Jackson, Halvorson argue over who's more pro-Obama
Updated at 12:05 p.m. on March 1, 2012.
Illinois U.S. Rep. Jesse Jackson, Jr., and his Democratic opponent are arguing over who was a more reliable vote in Congress for President Obama. The very existence of the debate was a positive development for Jackson, who's had difficulty moving the election conversation beyond the topic of ethics.
Jackson's campaign in recent days has pushed the theme "88 times" - the number of votes Jackson said his opponent, former U.S. Rep. Debbie Halvorson, cast against the wishes of the president during her single term in Congress, from 2009 to 2011. The theme is central to a radio ad featuring U.S. Reps. Maxine Waters and Corrine Brown.
"Halvorson voted with the Republicans and against President Obama 88 times," Waters, of California, said in the ad.
"She voted 88 times with the Republicans and 88 times against President Barack Obama? She's crazy!" Brown, of Florida, is heard saying emphatically.
Halvorson response, Jackson re-response
In a press conference she called Tuesday to denounce the vote claim, Halvorson pointed to a handful of times she voted with President Obama, when Jackson did not.
Halvorson also explained that for a lot of the 88 votes in question, the president never stated an opinion. But she acknowledged sometimes siding against the majority of Democrats.
"Does that automatically mean it's against the...president? No," Halvorson said. "That means that sometimes we have to cross the aisle and take a look at how it is to move this country forward."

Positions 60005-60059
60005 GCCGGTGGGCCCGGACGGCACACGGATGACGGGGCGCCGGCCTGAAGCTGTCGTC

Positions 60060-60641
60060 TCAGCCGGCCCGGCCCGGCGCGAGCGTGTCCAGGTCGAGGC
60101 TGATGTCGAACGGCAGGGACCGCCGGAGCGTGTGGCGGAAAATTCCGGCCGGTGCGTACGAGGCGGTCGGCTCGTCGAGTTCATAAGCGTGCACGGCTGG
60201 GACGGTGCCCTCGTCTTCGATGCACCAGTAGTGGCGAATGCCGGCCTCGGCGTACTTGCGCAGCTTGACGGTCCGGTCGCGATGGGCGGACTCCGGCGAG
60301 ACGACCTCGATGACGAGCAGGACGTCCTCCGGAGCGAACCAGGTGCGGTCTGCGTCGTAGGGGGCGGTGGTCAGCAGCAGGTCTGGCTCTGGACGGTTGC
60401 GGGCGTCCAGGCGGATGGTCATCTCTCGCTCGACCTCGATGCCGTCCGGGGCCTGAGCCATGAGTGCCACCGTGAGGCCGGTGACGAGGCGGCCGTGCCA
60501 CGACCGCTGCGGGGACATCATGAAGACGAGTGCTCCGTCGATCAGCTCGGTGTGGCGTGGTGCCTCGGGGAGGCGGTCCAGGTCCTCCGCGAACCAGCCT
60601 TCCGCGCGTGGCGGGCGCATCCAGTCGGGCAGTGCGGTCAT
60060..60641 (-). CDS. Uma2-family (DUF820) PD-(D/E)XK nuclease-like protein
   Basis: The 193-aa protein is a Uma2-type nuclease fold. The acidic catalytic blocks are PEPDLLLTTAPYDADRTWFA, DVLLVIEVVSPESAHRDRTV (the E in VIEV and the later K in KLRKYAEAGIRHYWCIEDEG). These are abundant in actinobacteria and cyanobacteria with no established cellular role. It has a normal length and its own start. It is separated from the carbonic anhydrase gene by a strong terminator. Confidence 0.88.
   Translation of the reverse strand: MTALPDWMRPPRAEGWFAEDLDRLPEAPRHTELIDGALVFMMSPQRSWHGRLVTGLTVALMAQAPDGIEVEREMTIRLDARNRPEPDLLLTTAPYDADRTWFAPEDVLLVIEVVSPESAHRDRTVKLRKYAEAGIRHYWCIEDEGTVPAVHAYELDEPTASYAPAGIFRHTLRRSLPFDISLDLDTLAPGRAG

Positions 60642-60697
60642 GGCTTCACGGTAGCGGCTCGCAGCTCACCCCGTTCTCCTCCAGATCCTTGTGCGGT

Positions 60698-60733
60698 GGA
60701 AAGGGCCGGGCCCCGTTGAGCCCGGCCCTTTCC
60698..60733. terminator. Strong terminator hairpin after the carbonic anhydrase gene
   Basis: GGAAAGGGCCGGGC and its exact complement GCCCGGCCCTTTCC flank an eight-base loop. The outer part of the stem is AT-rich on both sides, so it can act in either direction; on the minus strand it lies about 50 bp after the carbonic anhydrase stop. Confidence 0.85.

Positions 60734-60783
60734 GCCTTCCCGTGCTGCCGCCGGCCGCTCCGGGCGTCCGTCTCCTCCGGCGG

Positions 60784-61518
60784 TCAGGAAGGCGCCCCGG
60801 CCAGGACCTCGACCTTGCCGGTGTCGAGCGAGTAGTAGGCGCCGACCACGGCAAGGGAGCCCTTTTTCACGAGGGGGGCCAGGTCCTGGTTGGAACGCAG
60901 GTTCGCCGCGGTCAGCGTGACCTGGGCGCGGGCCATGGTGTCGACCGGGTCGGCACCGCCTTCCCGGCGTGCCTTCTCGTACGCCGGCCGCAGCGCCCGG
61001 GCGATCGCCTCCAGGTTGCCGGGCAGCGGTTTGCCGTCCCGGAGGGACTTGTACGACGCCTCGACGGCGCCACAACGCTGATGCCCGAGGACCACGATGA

"Democrats should stick together," responded Jackson campaign spokesperson Kevin Lampe. "[Halvorson] is running for the Democratic nomination. She should vote with the Democrats when she's in Congress."
Also Tuesday, Halvorson said she believed Jackson was trying to "divide [voters] racially" by using the radio ad, even as she acknowledged not hearing it herself. Halvorson said she'd been told it contained "rap music in the background" and was running on two stations geared toward African-American audiences.
The Jackson campaign distributed a radio ad to reporters it said had to be the one Halvorson was referring to, as it was the campaign's only ad making the "88 times" claim. That ad contained no rap music.
The newly drawn Second Congressional District, which stretches from Chicago's South Side down to Kankakee, is 54 percent African-American, according to Census demographics released by the Illinois General Assembly.
The president has endorsed Jackson in the race. Still, as Halvorson pointed out, the president himself hasn't said the words publicly, instead relying on aides to confirm his support for the congressman.
Meanwhile, Halvorson responded to the Chicago Tribune's endorsement of the incumbent. While noting ethical questions surrounding Jackson that've led to a continued U.S. House probe, the paper's editorial board wrote last week that the congressman "ran circles around Halvorson in our interview, showing a 16-year incumbent's command of the issues."
Conversely, the Tribune wrote that Halvorson "is alarmingly unqualified to represent the district."
"I've never had a very good relationship with the Tribune," Halvorson said Tuesday, before implying the paper had a financial stake in a Jackson victory. "If you're going to sell newspapers, who would you rather cover? Someone who's on the front page or someone who just works hard and creates jobs. And my stories end up...on page 10."